It’s happening. Jaguar has confirmed an SUV will join its line-up in 2016. What’s more, it has a name. Ready for this? It’s called the Jaguar F-Pace.
It’s called the what?
The Jaguar F-Pace. A tricky name to get used to, but certainly a memorable one. Forging a link in buyers’ minds with the halo-product F-type is partly behind the choice of moniker, as perhaps is a reference to Jaguar founder William Lyons’ famous mantra that Grace, Space and Pace should be key Jaguar attributes.
Director of design Ian Callum describes the F-Pace as inspired by the F-type, and from the sole badge shot Jaguar has issued so far it’s clear the production car has retained the concept’s F-type-aping tail-lights.
‘The Jaguar F-Pace, inspired by the F-type, represents a perfectly judged balance of style, performance and practicality,’ says Callum. ‘It offers a unique combination of Jaguar sports car inspired exterior design, fused beautifully with a thoroughly practical and spacious luxury interior. The F-Pace is our family sports car.’
So the Jaguar F-Pace is a family sports car?
That’s what Jaguar’s calling it. It’s being quite canny with the car’s positioning, as the F-Pace is referred to as a performance crossover rather than an SUV. Jaguar also describes it as a ‘practical sports car’ and promises ‘exceptional on-road dynamics.’
This car is being pitched into a section of the market that puts clear air between Jaguar and Land Rover to avoid bruised toes and compromised sales.
Just how practical will Jag’s crossover be?
The F-Pace will seat five and Jaguar describes interior space as ‘class-leading’, although it doesn’t cite any specific rivals. The original C-X17 concept was a four-seater, although a five-seat version was created for the Guangzhou motor show in China.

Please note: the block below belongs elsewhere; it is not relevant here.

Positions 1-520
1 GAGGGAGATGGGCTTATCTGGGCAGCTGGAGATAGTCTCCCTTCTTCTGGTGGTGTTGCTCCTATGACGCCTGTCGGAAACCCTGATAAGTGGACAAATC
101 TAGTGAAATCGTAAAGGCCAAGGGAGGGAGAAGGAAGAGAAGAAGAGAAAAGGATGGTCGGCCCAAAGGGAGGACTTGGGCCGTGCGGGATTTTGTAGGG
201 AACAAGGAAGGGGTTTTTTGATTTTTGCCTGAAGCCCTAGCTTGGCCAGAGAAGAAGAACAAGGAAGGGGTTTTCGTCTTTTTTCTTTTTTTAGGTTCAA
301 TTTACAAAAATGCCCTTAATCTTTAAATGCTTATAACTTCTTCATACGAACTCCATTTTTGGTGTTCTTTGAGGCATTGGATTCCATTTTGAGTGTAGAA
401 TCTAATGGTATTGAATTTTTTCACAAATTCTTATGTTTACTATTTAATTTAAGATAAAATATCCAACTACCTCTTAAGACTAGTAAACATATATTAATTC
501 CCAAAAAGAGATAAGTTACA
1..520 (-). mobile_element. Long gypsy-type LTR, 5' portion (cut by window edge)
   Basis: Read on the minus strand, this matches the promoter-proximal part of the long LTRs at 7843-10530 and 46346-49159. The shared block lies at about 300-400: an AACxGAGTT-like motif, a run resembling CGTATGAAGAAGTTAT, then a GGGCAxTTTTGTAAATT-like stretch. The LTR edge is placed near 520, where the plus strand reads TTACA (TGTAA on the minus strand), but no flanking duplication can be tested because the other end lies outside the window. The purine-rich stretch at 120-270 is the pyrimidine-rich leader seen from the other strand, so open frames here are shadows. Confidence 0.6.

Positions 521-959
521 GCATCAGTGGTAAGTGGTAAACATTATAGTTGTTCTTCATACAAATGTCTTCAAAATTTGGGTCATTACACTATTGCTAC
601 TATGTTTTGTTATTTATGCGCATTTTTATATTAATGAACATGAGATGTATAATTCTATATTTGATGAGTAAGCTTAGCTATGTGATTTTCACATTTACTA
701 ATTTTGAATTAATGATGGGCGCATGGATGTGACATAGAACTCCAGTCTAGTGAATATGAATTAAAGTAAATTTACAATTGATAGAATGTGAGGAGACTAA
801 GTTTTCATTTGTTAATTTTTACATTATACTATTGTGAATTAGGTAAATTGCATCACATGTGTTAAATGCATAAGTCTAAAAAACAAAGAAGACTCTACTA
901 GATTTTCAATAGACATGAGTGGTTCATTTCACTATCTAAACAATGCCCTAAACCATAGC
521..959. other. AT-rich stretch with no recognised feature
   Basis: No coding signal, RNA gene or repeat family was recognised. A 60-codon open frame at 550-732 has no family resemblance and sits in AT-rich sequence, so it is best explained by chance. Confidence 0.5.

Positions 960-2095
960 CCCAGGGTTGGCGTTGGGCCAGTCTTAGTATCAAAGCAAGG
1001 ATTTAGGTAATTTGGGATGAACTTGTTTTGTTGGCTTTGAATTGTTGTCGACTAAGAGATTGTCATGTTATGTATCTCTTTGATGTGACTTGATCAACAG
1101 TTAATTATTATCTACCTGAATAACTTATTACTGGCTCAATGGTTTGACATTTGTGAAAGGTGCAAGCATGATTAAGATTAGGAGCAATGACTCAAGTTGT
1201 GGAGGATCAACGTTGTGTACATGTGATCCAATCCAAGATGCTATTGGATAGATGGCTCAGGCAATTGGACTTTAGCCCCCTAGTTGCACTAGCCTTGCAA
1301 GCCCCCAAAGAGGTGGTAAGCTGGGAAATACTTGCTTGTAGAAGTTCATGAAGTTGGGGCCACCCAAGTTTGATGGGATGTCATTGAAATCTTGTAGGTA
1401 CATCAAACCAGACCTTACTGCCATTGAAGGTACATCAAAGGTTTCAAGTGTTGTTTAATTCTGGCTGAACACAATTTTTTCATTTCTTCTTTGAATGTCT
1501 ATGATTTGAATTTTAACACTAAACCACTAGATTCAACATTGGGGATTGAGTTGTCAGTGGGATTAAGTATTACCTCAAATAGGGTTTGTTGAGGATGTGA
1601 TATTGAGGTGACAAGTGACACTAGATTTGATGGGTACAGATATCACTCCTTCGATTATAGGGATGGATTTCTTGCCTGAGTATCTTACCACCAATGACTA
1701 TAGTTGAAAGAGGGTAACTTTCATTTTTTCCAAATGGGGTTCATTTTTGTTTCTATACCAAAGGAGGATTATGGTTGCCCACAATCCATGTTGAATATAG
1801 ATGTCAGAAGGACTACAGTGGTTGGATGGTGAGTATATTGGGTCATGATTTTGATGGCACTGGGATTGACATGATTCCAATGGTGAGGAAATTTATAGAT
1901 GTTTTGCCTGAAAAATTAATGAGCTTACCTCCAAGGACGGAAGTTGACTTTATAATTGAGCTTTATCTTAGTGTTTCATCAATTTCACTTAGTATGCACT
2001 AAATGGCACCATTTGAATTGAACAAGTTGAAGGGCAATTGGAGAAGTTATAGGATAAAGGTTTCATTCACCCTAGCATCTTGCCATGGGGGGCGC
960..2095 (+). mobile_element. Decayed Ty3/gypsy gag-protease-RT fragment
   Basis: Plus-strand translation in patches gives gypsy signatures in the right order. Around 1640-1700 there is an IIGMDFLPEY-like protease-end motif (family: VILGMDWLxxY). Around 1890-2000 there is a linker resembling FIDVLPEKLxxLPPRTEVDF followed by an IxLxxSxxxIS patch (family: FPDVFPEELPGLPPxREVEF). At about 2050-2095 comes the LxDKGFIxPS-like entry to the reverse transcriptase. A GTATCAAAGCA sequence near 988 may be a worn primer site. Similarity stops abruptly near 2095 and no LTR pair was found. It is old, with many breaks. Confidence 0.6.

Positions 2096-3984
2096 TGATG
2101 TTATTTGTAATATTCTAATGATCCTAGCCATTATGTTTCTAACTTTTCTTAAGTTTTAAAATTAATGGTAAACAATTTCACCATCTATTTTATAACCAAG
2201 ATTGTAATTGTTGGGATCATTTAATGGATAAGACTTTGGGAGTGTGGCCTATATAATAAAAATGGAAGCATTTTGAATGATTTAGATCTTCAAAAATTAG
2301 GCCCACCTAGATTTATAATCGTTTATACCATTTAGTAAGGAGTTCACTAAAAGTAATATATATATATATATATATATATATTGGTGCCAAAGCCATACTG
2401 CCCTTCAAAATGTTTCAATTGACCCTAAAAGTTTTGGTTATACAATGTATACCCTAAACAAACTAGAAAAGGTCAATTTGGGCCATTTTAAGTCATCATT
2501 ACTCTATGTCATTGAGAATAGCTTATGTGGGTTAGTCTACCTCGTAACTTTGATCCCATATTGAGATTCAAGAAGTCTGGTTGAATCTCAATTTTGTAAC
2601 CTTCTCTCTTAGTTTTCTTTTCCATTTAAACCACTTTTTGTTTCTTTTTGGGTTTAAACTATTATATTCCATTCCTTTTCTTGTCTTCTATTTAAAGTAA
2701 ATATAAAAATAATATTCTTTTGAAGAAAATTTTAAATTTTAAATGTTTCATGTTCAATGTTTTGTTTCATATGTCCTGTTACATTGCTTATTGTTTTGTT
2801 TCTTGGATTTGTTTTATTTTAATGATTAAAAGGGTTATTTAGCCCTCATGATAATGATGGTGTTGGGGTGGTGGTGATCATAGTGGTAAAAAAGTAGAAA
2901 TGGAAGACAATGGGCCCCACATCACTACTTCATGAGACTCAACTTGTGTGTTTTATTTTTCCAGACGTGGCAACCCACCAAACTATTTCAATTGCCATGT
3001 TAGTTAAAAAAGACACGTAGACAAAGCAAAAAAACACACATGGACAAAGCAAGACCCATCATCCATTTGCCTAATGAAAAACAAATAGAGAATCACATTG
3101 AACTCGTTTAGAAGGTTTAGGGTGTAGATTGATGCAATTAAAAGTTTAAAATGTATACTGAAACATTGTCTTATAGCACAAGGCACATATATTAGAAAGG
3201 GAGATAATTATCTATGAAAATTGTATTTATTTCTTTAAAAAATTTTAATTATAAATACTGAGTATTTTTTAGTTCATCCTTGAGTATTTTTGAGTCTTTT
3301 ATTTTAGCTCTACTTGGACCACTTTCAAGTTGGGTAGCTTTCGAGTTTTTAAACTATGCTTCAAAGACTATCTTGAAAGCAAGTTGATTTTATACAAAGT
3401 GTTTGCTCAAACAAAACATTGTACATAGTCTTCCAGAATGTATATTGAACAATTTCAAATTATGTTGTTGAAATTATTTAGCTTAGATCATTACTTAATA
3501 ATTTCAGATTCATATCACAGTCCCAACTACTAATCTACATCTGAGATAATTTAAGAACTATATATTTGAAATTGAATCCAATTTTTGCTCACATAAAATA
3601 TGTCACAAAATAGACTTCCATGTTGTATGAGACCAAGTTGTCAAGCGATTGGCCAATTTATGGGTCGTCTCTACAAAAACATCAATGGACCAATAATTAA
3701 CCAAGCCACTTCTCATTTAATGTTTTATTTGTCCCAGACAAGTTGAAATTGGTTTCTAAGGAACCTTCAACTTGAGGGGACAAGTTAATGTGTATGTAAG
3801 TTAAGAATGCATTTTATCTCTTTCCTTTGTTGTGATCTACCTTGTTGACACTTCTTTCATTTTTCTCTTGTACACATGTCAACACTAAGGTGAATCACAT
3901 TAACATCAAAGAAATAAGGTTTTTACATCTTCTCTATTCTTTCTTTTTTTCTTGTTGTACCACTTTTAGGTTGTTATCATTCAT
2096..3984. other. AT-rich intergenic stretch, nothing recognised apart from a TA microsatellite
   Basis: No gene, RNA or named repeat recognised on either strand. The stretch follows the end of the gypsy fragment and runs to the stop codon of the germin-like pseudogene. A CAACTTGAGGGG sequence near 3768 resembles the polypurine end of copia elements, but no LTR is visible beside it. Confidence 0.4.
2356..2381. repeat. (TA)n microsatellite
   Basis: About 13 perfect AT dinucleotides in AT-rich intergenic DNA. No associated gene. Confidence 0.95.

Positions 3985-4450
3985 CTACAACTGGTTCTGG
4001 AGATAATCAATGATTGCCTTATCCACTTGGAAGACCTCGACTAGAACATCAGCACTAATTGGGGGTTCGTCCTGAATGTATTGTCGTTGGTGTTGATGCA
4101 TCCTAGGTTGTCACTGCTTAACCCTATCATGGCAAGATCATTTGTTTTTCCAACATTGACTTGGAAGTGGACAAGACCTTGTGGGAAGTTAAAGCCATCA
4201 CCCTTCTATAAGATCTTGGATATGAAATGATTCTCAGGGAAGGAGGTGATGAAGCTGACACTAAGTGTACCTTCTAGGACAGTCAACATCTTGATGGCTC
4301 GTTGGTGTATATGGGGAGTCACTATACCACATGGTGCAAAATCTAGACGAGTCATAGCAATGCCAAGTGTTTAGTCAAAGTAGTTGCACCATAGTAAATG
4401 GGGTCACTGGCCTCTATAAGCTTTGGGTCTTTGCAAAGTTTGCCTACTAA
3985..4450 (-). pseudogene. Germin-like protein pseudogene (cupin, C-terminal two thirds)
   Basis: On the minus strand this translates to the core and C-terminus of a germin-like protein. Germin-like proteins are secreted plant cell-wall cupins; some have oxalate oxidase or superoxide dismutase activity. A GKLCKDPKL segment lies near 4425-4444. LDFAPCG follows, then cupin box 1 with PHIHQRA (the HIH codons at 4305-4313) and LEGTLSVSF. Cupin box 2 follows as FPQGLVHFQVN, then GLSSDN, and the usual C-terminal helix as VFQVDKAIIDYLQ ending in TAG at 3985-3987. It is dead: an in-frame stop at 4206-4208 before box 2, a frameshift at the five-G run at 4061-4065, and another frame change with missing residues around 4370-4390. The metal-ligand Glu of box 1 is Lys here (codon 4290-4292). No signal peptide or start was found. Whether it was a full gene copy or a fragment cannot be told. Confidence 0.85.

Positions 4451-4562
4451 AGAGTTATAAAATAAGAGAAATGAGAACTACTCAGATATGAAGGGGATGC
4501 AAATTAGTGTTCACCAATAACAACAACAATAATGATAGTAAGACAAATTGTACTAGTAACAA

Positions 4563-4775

Although clearly it’s slanted far more heavily towards on-road use rather than off-, the F-Pace drives all four wheels.
It’s based on Jag’s new aluminium architecture, dubbed iQ-Al which will make its production debut on the new XE mid-sized exec saloon. Like the XE, it gets All Surface Progress Control, a sort of low-speed cruise control that uses torque vectoring to help each individual wheel find traction on snow, mud and other slippery surfaces.
The F-Pace will be manufactured at JLR’s Solihull plant.
Why is Jaguar building an SUV?
Jaguar can’t continue to ignore the boom in popularity of SUVs and crossovers, especially in potentially lucrative overseas markets. These are the models which are powering many of the most successful car makers’ sales increases, don’t forget.
Jag may have insisted its 2013 C-X17 SUV concept was a theoretical design study and not the forerunner of a road car, but few onlookers doubted there was an extremely good chance of it going into production.
Given the ‘practical sports car’ positioning and speedy nameplate, it sounds like the engineering and development test teams currently hard at work on the production car are
doing their best to make it drive like a proper Jaguar, even as it expands the boundaries of what type of product a Jaguar can be.